Here’s what to know:
- Applications are due by Nov. 27, 2023. Applicants must be currently enrolled at a historically Black college or university through the entirety of the fellowship. No December ’23 grads will be considered.
- Some journalism experience is required — this can be from a student newspaper or a prior internship/fellowship. The most successful applicants will be interested in online/print journalism, not broadcast news or PR.
- We ask for one clip in the application — this should be a published article written by the applicant.
- Past fellows have ranged from sophomores to seniors.
- Fellows will be paid $1,200/month and work remotely for 10–15 hours per week.
- Our spring cohort will run from Jan. 16, 2024 to May 24, 2024.
Questions? Email us: firstname.lastname@example.org.
What fellows can expect
Our fellowship prioritizes professional development and journalism training. We want to see our fellows learning and improving as journalists. We won’t assign quick-turn daily stories. Here’s more about what our fellows will do:
- Report on their colleges as well as national trends. Select stories will be co-published in national and regional outlets. Past fellows’ stories have been co-published in The Washington Post, Capital B, Verité News, and Mississippi Today.
- Past fellows have each finished with at least two bylines. Topics covered included enrollment trends, policing, and campus culture.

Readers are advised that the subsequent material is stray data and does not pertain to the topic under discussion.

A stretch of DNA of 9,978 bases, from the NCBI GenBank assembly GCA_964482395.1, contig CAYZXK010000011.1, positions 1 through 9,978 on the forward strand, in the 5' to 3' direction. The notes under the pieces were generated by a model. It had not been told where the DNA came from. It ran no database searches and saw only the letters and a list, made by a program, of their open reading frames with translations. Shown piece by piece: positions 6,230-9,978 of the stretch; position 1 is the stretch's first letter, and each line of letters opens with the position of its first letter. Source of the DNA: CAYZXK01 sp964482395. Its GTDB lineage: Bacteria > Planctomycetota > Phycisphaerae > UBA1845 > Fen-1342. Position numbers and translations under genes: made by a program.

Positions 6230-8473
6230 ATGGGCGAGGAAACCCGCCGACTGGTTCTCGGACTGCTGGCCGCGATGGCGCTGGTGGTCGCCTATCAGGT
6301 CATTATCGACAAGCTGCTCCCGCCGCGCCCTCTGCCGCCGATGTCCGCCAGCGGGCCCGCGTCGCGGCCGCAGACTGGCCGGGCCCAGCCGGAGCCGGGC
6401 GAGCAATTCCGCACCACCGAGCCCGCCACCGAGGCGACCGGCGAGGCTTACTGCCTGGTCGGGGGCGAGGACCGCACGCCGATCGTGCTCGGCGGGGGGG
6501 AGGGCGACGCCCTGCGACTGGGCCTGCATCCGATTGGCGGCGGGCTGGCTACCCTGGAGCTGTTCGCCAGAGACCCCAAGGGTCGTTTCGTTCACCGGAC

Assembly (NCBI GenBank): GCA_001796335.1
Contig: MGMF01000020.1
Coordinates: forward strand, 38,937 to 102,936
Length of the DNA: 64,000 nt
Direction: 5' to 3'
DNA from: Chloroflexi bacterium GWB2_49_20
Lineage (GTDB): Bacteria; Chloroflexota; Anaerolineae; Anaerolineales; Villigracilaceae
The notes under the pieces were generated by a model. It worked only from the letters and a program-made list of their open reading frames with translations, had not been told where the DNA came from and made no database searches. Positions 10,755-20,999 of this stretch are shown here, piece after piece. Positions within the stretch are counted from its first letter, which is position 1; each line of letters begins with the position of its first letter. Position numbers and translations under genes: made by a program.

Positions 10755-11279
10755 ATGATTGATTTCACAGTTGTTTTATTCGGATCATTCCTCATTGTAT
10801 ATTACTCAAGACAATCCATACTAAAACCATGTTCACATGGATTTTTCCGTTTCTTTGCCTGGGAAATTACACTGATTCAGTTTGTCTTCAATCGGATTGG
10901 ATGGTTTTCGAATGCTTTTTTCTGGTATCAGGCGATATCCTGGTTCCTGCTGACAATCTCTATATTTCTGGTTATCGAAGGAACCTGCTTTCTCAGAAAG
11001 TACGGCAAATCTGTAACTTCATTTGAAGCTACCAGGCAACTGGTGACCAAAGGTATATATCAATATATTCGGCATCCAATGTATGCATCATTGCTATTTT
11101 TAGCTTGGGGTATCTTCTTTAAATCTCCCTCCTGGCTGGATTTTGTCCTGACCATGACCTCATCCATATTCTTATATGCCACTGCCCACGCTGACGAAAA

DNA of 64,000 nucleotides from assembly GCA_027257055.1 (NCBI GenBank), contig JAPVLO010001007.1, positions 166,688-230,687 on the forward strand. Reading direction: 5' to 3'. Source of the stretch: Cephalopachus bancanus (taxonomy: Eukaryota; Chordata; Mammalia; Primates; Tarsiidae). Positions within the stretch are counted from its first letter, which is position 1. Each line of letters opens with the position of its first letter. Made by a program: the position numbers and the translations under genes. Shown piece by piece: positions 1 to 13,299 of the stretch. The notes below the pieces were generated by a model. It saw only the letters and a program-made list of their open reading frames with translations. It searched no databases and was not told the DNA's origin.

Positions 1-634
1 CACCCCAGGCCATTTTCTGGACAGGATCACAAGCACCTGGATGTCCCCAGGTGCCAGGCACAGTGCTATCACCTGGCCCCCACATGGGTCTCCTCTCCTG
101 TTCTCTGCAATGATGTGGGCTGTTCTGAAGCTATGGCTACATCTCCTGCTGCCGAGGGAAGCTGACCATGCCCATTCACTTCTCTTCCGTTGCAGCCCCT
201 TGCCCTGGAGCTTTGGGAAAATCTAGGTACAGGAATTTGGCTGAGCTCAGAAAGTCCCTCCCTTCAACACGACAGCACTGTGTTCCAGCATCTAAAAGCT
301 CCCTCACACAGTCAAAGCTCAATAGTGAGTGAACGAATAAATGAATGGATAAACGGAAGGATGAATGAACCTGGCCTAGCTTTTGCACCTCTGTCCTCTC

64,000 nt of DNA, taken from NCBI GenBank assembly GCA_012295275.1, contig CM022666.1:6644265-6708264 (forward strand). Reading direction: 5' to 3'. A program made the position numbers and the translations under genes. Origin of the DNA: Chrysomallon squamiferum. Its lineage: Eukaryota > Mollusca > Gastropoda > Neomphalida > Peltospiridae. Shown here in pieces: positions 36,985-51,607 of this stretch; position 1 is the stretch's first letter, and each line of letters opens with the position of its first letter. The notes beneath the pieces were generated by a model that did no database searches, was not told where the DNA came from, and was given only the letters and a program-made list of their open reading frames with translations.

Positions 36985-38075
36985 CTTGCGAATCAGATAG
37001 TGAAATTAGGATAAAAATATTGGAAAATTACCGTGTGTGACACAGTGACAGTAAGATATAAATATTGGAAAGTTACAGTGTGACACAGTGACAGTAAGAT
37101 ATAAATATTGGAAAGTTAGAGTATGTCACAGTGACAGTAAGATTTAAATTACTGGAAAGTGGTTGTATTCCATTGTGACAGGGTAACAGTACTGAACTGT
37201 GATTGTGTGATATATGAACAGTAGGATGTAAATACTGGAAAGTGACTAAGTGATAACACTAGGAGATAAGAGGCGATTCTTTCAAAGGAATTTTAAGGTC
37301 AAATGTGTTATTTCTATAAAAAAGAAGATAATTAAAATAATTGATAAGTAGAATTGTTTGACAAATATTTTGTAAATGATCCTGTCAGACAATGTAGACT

- Receive coaching and mentorship from professional journalists. Our team will help fellows turn ideas into polished enterprise stories, and guide them through the process. We’ll help them build skills and edit their work. We’ll also bring in guest speakers for training workshops.
- Past speakers have included journalists from CalMatters, the Chronicle of Higher Education, Mother Jones, URL Media, and the Gulf States Newsroom.
- Build a network. Fellows will connect with student journalists from other HBCUs and meet professionals from newsrooms across the country. Each fellow will be paired with a professional mentor. Past mentors have worked at outlets including MLK50, USA Today, Capital B, and the Detroit Free Press.
Please help us spread the word by passing this info along to HBCU students in your networks.
The Open Campus HBCU Student Journalism Network is supported by the John S. and James L. Knight Foundation, Carnegie Corporation of New York, Lumina Foundation, Craig Newmark Philanthropies, and the Scripps Howard Fund.